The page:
It has been over a year since I published my Issue paper on protecting the right to health. In February 2021, as Europe was gripped by the multiple impacts of COVID-19, I addressed recommendations to member states on how to secure access to the highest attainable standard of physical and mental health for all through inclusive and resilient health care systems.
Today all our attention is focused on a brutal war in the middle of Europe, raising urgent health-related concerns for the injured, those unable to evacuate, and those fleeing the war as well as host communities. Still, we should not forget about COVID-19, which remains very present in our daily lives. Despite important advances, the development of multiple vaccines against the virus, the production of new and more effective treatment options, and, most importantly, an overall decline in grave illness and mortality caused by the virus, reported infections remain high globally and the threat of new variants still looms. Societies in Europe remain deeply divided about what strategies to adopt ahead of the next winter and how to exit the pandemic phase while fully protecting the right to health.
The effective implementation of my twelve recommendations remains crucial. To become more resilient against pandemics and other health emergencies, member states must overcome existing health inequalities and, among others, invest in sustainable public health care systems, prioritise patients’ dignity and rights, and treat health professionals in accordance with the essential services they provide.
On the occasion of World Health Day, I want to reflect on the lessons we can draw from the successes and mistakes of two years of living with COVID-19, highlighting three areas:
First, we have learned that prompt and accurate information is essential in handling health emergencies. Member states must focus on rebuilding trust in scientific research and public health policy through inclusive and adaptable health communication policies. Free access to information and pluralistic discussion thereof, including in the media, are vital to allay public concerns and much more effective in addressing an “infodemic” than unsubstantiated warnings or administrative overreach. It is especially crucial to be truthful about the fluidity of evolving research and remaining uncertainties when imposing virus containment measures. The superficial dismissal of questions surrounding the necessity and proportionality of certain measures without adequate discussion only results in more doubts and suspicion, hindering uptake and ultimately undermining their effectiveness. Recent research tracking the success of different countries’ responses to COVID-19 points to a striking correlation between trust in the government and lower mortality rates. Outreach and persuasion have also shown to be more successful in obtaining higher vaccination rates than vaccine mandates.
Second, targeted and timely focus on particularly vulnerable groups is essential and largely more effective in lowering mortality than blanket measures. Official data on excess mortality in Europe show that people over the age of 65 accounted for 91% of all excess deaths in 2020, and 84% of those in 2021. People in long-term care accounted for 40% of all COVID-19 deaths and they remain particularly vulnerable today. It is essential that the special health needs of often overlooked groups, including older persons, persons with disabilities, prisoners, persons in institutions, and migrants, are prioritised to ensure that their heightened risks are adequately addressed, particularly during periods of transition when general lockdown measures are eased. To devise targeted and effective protection measures for particularly vulnerable groups, sustained efforts must be made to improve systems for monitoring and collecting forward-looking and disaggregated data that help identify emerging health needs and gaps. Inter-disciplinary health research is indispensable to address, for instance, the impact of ageing on overall demand and access to health in Europe, the fast-growing number of people, including many children, with mental health conditions, or, crucially today, the acute and longer-term health needs of people stranded in, or fleeing the war in Ukraine.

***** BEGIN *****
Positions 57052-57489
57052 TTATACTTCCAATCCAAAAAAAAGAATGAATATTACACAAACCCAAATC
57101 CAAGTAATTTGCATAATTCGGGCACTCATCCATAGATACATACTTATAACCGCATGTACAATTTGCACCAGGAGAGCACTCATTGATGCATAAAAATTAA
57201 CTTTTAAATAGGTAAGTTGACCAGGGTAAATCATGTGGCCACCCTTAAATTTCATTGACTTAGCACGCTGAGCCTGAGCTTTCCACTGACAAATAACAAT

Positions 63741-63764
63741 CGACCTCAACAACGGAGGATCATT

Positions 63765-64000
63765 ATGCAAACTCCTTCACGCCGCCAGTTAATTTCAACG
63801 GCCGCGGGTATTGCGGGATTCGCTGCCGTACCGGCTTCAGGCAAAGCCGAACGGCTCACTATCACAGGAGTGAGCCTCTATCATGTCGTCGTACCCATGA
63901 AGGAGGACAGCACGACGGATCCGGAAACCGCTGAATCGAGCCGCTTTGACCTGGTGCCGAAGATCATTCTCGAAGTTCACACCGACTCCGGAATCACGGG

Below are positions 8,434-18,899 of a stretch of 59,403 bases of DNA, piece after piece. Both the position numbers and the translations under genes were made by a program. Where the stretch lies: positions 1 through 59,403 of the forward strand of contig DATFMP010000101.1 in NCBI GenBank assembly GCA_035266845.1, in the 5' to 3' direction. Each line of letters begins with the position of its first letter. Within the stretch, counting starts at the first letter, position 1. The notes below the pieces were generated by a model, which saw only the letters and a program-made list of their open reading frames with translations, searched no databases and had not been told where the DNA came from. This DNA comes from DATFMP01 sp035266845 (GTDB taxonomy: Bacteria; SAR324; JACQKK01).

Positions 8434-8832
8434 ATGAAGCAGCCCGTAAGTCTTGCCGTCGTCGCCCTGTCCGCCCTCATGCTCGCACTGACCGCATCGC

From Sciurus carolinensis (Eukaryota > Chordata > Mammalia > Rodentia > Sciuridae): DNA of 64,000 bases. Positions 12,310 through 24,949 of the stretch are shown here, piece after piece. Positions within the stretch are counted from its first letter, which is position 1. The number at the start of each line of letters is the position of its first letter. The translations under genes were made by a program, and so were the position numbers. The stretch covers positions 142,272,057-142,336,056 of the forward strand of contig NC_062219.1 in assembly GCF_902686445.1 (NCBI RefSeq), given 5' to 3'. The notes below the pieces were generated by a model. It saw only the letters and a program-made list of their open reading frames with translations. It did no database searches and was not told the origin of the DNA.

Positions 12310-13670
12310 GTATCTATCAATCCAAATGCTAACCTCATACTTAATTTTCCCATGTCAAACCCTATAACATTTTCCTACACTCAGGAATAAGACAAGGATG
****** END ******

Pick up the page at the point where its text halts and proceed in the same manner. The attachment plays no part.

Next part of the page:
Third, leaving no one behind does not stop at the borders of Council of Europe member states. One of the failures over the last two years is that a common, global threat was not met with a common response but with a patchwork of sometimes contradictory approaches, often leading to confusion and division. The international vaccine campaign has not succeeded, despite laudable attempts to promote the manufacturing and distribution of vaccines and treatment by some actors. We have all learned now that we need a comprehensive ‘one health’ approach that is based on multilateral leadership, cooperation, and the transfer of technology and science. International rivalry only compounds health inequalities and risks and the focus of Council of Europe member states should be on fostering inclusive health partnerships. Enhanced support for COVAX and other initiatives aimed at the creation of global health risk-sharing mechanisms will be a good indicator of the European commitment towards universal solidarity, and a recognition of the fact that testing, treatment, and vaccines must be available everywhere for everyone to be safe.
We cannot afford to lose the momentum generated by COVID-19 and its impacts for building greater awareness of the centrality of health for the exercise of human rights everywhere. We must expand global solidarity to build effective resilience against current and future health threats.